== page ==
This Routine Could Be Sending Your Bladder into a Frenzy

Woman sitting on the toilet holding toilet paper in her handsLike countless others, one of the first things I do in the morning is go to the bathroom. Then I turn on the coffee pot. Then I’m back in the bathroom a few more times.

A fair estimate is that I have the urge to urinate roughly two or three times per cup of coffee. The need to urinate frequently is irritating and can also be a cause for concern. There is great potential, however, that your morning routine is the reason you always have to pee.


How many times you should pee per day can vary. Most suggest that 6–8 is normal, while that number can climb to 10 if you’re active and drink a lot of water. But if you’re drinking a lot of coffee or caffeinated beverages, you might get even higher.

Caffeine can boost the need and urgency to urinate in a couple of ways. One is that it’s a natural diuretic, helping to remove water from your system. The next is that caffeine can cause involuntary contractions by your bladder muscles to stimulate urination.

If you like your coffee strong or sip it for hours at a time, it’s likely making an influence on your bladder activity.

How do you know if your need to urinate is associated with coffee (or other caffeinated drinks like tea or soda) or something else?

By conducting a little experiment.


First, take notice of when you’re peeing. If you drink two cups of coffee each morning and repeatedly head to the bathroom, only to see frequency decrease throughout the day, it’s likely caffeine-related.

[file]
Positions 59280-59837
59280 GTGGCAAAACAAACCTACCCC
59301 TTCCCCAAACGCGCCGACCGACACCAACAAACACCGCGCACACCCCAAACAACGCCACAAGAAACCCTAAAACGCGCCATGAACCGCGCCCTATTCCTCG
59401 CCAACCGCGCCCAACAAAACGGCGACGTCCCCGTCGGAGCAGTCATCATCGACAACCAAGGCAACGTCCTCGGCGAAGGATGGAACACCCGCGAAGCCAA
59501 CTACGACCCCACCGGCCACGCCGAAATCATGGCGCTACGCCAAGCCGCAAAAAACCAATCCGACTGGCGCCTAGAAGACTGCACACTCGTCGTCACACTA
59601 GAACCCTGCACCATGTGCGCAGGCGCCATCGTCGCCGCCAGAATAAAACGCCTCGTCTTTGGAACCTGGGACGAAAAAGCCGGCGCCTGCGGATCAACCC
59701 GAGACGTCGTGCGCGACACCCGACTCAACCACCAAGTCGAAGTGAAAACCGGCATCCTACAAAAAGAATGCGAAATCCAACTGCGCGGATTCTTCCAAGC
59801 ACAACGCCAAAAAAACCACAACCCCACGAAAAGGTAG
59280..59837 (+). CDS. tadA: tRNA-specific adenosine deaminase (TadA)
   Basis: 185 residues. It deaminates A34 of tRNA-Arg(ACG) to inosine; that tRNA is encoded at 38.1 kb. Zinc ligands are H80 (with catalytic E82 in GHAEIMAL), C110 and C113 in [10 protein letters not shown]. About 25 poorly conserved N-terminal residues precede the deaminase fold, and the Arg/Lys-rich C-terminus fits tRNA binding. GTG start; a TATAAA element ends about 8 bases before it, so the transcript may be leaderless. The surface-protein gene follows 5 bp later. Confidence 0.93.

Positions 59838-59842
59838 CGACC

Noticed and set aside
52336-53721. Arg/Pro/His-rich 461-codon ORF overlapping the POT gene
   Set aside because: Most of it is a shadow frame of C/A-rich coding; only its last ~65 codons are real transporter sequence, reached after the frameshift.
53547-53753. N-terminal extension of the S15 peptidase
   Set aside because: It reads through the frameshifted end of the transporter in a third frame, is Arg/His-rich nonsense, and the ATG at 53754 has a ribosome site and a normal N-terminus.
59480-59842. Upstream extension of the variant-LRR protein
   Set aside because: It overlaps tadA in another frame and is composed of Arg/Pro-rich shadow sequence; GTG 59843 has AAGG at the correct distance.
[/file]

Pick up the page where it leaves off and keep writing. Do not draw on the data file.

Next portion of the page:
If all the bathroom time bothers you, try making your coffee a little weaker and drinking it more slowly.

When the need to urinate doesn’t slow down after these changes, you should talk to your doctor. There are several reasons you may frequently be urinating, including:

  • Overactive Bladder (OAB)
  • Urinary Tract Infection (UTI)
  • Bladder stones
  • Diabetes
  • Obesity
  • Pregnancy
  • Menopause
  • Prostate issues
  • Interstitial cystitis

Author Bio

Mohan Garikiparithi got his degree in medicine from Osmania University (University of Health Sciences). He practiced clinical medicine for over a decade before he shifted his focus to the field of health communications. During his active practice he served as the head of the Dept. of Microbiology in a diagnostic centre in India. On a three-year communications program in Germany, Mohan developed a keen interest in German Medicine (Homoeopathy), and other alternative systems of medicine. He now advocates treating different medical conditions without the use of traditional drugs. An ardent squash player, Mohan believes in the importance of fitness and wellness.